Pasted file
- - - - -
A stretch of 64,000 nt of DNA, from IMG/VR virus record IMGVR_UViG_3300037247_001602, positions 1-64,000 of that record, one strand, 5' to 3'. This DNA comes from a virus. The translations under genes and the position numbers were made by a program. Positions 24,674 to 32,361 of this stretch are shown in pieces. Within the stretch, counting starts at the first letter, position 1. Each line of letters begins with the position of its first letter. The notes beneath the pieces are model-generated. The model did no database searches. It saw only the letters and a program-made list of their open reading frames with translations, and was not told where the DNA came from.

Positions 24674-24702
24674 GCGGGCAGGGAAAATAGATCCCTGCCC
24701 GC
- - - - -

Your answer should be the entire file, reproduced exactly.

A stretch of 64,000 nt of DNA, from IMG/VR virus record IMGVR_UViG_3300037247_001602, positions 1-64,000 of that record, one strand, 5' to 3'. This DNA comes from a virus. The translations under genes and the position numbers were made by a program. Positions 24,674 to 32,361 of this stretch are shown in pieces. Within the stretch, counting starts at the first letter, position 1. Each line of letters begins with the position of its first letter. The notes beneath the pieces are model-generated. The model did no database searches. It saw only the letters and a program-made list of their open reading frames with translations, and was not told where the DNA came from.

Positions 24674-24702
24674 GCGGGCAGGGAAAATAGATCCCTGCCC
24701 GC